Script by Inside The Huddle
Wilton Speight was named the Big Ten Offensive Player of the Week on Monday after completing 67.6 percent of his 37 pass attempts for 312 yards and four touchdowns in a 51-14 win over Central Florida.
On Saturday, Speight became only the second quarterback in Michigan football history to throw for seven touchdowns in his first two career starts, joining John Navarre, who accomplished the feat as a redshirt freshman in 2000.
Speight also hit the 300-yard mark faster than any other U-M signal-caller but one – Scott Dreisbach, who threw for 372 yards in his career debut, an 18-17 comeback win over Virginia in the 1995 season opener.
The 6-6, 243-pound Speight has drawn early comparisons to current Pittsburgh Steelers QB Ben Roethlisberger – who stands in at 6-5, 240 pounds. Though neither will be mistaken for a dual-threat like Cam Newton, Roethlisberger has always been slippery under duress and Speight is showing a similar ability to feel pressure in the pocket, elude the heat and still make an accurate throw, even with defenders making contact.
On our radio show, Inside The Huddle, Monday morning a few fans pointed out that Speight hasn’t beaten anyone yet.
That he’s beaten up on a pair of bad teams in Hawaii and Central Florida, and that’s fair, but one can only ask a quarterback to take care of business like he should against the competition, and on a Michigan roster that features Jabrill Peppers, Chris Wormley, Amara Darboh, Jehu Chesson and De’Veon Smith, Speight has been the Maize and Blue’s best player.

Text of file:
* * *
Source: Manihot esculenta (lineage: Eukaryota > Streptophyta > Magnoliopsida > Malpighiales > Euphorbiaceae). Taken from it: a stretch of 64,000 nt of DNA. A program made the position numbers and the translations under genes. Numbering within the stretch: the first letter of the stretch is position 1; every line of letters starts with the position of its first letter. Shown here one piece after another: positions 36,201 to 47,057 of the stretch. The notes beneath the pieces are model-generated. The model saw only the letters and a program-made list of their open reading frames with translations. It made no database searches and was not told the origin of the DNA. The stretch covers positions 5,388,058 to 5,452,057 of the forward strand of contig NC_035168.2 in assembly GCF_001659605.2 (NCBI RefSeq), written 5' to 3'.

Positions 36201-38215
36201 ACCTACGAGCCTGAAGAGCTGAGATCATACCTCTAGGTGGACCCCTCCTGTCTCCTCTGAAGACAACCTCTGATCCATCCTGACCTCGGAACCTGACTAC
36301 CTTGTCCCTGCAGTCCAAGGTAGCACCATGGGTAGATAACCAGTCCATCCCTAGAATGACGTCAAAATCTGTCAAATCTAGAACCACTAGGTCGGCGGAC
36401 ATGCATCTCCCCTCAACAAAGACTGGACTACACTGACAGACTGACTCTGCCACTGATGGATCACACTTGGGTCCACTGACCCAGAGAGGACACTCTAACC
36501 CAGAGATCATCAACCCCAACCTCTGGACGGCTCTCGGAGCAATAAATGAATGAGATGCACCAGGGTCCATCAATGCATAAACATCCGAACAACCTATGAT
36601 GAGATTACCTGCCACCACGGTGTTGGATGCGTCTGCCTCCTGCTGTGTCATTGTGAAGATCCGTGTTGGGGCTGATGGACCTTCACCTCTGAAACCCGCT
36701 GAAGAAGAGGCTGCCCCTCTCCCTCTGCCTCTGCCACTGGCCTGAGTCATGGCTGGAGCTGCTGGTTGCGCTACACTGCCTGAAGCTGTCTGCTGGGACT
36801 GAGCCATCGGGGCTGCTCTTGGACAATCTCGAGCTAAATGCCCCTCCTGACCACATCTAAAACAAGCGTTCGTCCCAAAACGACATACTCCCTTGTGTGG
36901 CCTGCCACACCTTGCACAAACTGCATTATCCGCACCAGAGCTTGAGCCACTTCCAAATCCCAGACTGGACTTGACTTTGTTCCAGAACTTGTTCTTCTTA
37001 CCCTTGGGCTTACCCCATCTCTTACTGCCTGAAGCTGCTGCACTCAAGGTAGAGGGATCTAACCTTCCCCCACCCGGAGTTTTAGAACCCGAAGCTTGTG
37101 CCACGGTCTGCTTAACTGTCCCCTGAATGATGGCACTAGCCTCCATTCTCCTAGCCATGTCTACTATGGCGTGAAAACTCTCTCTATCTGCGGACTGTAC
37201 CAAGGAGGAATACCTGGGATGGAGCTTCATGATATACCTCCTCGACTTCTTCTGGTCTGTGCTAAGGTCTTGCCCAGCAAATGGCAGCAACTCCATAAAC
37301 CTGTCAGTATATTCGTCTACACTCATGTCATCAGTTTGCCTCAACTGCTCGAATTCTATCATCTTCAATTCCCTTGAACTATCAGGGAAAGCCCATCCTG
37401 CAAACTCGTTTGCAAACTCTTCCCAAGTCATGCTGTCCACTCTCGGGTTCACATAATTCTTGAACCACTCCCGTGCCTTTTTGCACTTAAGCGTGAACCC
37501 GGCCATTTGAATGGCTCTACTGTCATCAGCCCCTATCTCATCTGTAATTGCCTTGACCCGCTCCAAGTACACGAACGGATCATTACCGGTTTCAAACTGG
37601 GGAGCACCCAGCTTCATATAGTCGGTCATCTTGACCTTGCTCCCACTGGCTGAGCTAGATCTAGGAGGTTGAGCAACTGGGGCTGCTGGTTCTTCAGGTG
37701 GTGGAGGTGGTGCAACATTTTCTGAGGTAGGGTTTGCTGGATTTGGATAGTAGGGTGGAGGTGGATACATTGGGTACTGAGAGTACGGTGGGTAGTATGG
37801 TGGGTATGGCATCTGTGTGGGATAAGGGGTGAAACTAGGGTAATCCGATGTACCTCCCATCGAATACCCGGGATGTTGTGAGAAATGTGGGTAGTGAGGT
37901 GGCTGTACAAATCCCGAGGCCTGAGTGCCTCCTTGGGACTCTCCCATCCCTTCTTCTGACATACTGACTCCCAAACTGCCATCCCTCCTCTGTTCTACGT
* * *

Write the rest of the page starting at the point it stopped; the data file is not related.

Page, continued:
He earned an A+ from Inside The Huddle for his effort against UCF, the lone Wolverine to garner such a high grade, echoed by esteemed Web site ProFootballFocus.com, that noted all four of Speight’s TD passes over the weekend came when the redshirt sophomore quarterback faced a Central Florida blitz.
In two games, Speight has completed 70% of his 50 pass attempts for 457 yards, seven TDs and one interception, and boasts a pass efficiency rating of 189.00 that ranks him seventh nationally.
On the surface, Speight seems like an unassuming guy, and perhaps that is why he still has his share of critics, but spend some time one-on-one with him and there is an intense passion burning deep within his soul.
Speight knows what was being said about him – that he was too lumbering, wasn’t talented enough, has a funky delivery, and that he would never be capable of leading Michigan to a championship.
Go ahead and doubt him. But do it at your own peril because he’s progressing so quickly there may just come a day in the not so distant future where he’s consistently taking home conference accolades and maybe even all-league honors.